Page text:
The last thing you want to do is bring
home spoils of battle that are, well, spoiled. But that's
precisely what far too many anglers do.
Anglers have certain habits in
handling their just-caught fish that are really bad. That's
particularly true in where anglers pursue trout.
Trout are legendarily delicious,
but they're also exceptionally prone to spoilage.
We all love to eat trout, and catching
them is fun, but there are a few things that really work
When you catch trout, they're
aggressive. You've got to catch them when they're there, and
then they're gone.
So the tendency is to unhook
them, and quickly get the bait back in the water. The tendency
is not to take care of them. Unfortunately, trout is one of the
most delicate fish that swims.
The other problem with trout is that the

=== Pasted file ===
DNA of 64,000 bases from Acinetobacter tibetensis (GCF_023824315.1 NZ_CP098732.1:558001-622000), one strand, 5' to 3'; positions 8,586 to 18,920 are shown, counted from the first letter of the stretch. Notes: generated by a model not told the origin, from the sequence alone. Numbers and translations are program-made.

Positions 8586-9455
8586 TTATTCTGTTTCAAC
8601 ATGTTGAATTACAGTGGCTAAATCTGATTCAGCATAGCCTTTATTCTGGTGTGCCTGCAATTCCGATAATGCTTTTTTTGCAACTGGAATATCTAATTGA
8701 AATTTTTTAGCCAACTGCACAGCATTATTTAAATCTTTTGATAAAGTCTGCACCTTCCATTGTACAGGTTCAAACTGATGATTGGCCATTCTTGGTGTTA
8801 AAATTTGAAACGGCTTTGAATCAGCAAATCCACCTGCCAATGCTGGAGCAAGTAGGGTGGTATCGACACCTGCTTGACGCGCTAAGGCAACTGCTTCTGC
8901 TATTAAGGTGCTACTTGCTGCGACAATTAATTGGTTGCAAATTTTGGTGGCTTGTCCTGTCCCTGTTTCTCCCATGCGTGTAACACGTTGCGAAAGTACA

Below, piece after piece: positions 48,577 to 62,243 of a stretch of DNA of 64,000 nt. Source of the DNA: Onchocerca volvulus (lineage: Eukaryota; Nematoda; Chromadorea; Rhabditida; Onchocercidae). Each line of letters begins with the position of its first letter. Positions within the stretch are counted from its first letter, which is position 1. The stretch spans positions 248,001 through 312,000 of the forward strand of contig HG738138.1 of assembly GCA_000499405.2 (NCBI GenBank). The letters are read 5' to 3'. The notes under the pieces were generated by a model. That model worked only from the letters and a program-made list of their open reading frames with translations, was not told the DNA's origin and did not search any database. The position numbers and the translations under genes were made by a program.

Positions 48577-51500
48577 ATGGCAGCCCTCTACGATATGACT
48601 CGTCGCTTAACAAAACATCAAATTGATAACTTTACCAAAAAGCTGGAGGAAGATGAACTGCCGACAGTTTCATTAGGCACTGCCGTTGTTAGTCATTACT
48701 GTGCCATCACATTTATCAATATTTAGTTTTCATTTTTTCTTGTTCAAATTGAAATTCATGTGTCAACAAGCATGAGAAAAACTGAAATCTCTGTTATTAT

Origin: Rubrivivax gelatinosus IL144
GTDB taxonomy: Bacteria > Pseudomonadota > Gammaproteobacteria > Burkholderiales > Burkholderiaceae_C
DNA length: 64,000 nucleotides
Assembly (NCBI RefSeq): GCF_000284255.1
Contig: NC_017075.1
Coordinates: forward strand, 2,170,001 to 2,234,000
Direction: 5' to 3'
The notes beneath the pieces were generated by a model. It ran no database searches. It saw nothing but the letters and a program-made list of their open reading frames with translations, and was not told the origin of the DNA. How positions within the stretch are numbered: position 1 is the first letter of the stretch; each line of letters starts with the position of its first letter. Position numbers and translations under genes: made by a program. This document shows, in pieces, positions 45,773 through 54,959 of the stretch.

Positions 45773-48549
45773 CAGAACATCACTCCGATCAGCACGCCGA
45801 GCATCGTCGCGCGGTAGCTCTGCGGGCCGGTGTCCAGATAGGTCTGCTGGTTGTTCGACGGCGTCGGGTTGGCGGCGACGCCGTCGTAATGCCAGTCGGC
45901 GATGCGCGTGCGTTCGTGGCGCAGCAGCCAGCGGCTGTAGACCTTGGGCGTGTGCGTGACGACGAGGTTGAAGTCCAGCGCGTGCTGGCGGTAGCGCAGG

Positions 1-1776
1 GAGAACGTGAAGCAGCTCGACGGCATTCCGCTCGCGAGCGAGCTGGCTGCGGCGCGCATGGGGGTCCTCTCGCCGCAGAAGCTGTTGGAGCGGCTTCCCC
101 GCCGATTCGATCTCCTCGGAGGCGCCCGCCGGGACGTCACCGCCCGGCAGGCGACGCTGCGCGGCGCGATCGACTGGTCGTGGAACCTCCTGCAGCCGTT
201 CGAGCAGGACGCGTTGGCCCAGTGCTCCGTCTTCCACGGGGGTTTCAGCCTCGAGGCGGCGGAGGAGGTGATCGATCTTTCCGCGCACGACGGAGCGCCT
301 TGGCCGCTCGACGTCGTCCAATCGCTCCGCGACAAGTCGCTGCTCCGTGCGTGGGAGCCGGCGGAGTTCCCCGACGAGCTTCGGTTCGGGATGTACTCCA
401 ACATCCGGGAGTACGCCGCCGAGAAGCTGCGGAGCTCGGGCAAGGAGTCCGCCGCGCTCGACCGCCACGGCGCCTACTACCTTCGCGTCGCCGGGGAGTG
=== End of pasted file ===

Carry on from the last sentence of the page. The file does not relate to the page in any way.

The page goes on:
meat is so tender; it's very susceptible to naturally occurring
enzymes that deteriorate it.
Enzymatic action is tough.
The fish's own body enzymes
actually work to break down the fish. If you've ever purchased
a quarter of beef, and had it hung for two weeks, that's
enzymatic action that's causing that beef to self-tenderize
when it's hanging in a cooler.
The same thing is happening to
fish in an ice chest, but it's a lot faster. Fish has close to
no connective tissue, its short grain, easy to dissolve, easy
Those enzymes immediately go to
work, and the biggest source of them is the guts, the
People don't realize how quickly
the enzymes penetrate the body wall and get into the meat.
Recreational anglers can't necessarily
follow suit. In the case of fee based trout ponds, the caught
trout may not legally be sliced, gutted or filleted while on
to keep the fish whole, but they can greatly hinder the
enzymatic breakdown by keeping the fish
Most will purchase a bag of ice, drop it in the chest and
assume it's keeping everything inside cold.
The first few fish you drop on
top of the bag will have one fillet that may be nice and cold.
Everything above that will be cool but far from cold, and its
downhill from there!
PUT YOUR FISH ON ICE IMMEDIATELY AND CLEAN THEM AS SOON AS
POSSIBLE TO AVOID SPOILAGE,
ESPECIALLY IN HOT WEATHER!